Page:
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I am currently reading Samantha Shannon’s feminist dragon high fantasy novel The Priory of the Orange Tree. I am enjoying it immensely but I also think that maybe it is indeed a bit too long. I am a bit more than one third into the book and it feels surprisingly low stakes for a book featuring the possibility of a world-ending war. But, the worldbuilding is exquisite and the focus on female voices is obviously something I adore. Continue reading “A to Z Book Tag – Fantasy Edition”

May 2019 TBR: It’s Wyrd and Wonder!

ww-2019-dragon-banner-all-capsI am so excited!

Last year I tried to participate in Wyrd and Wonder but got sidetracked, something that is likely to happen again but I still want to try. I have been reading a lot of fantasy and related genres these last months and I am always up for more. You can find the sign-up post here in case you also want to participate in this fantasy goodness.

I am trying to keep my TBR to a manageable size because I still have plenty of Women’s Prize books left to read before the winner is announced (I am determined to make it through the longlist until then!) but I also always get super excited when thinking about books I could potentially read. I had decided to go with one book per medium – and then my copy of Storm of Locusts by Rebecca Roanhorse arrived and I couldn’t not include this.

Hard Copy: A Conjuring of Light by V. E. Schwab

32200595I am determined to finally finish this series – while I did not love the second book, I do love Schwab herself. She has such a lovely online presence! I also really enjoy her imagination, even if her characters don’t always work for me. Even though this is super long, her writing is readable enough that I should be able to breeze through it, once I get properly started.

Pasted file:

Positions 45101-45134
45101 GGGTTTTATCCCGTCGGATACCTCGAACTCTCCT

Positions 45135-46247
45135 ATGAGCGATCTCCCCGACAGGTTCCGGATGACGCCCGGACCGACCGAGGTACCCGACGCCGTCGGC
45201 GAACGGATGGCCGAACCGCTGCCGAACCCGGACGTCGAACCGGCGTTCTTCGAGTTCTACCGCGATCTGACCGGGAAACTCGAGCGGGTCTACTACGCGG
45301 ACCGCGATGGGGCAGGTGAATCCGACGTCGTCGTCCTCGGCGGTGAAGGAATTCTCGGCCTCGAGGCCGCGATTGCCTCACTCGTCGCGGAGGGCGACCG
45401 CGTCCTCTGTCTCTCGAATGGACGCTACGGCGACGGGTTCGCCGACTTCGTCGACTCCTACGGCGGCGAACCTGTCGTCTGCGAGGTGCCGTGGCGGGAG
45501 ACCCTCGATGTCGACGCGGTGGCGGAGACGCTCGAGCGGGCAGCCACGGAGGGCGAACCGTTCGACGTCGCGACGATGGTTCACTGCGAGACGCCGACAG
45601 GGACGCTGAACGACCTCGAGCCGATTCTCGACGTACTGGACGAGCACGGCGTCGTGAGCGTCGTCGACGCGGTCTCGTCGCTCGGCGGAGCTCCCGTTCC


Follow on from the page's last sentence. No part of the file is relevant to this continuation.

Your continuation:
Hard Copy: Storm of Locusts by Rebecca Roanhorse

37920490

I read the first book in this series the moment it came out last year and have been excited for the sequel ever since. It reignited my love for Urban Fantasy which has been dominating my reading this last year. I just adore what Roanhorse is doing with the tropes of the genre and the basis in Native American mythology is breathtakingly done.

 

Audio Book: The Priory of the Orange Tree by Samantha Shannon

29774026Speaking of long books, the audio book for this is 26 hours long (which always feels like I am really getting something for my money!). I recently moved and now walking to work takes me half an hour, so I get a reasonable amount of reading done this way. Shannon’s feminist dragon fantasy is awesome so far, but also a bit confusing with its big cast of characters – apparently I did not pay proper attention in the beginning because I only remember one of the main characters, so I will have to restart the audiobook.

Kindle Book: The Dragon Republic by R. F. Kuang

41118857I was lucky to snag my first ever Edelweiss Arc for this one and I cannot even tell you how excited I am to get to it. I really enjoyed the first book in the series and I cannot wait to see where Kuang takes her story next. It will be absolutely brutal, I am sure, but also amazing and I personally am here for it.

 

Graphic Novel: Monstress Vol. 3: Haven by Marjorie Liu and Sana Takeda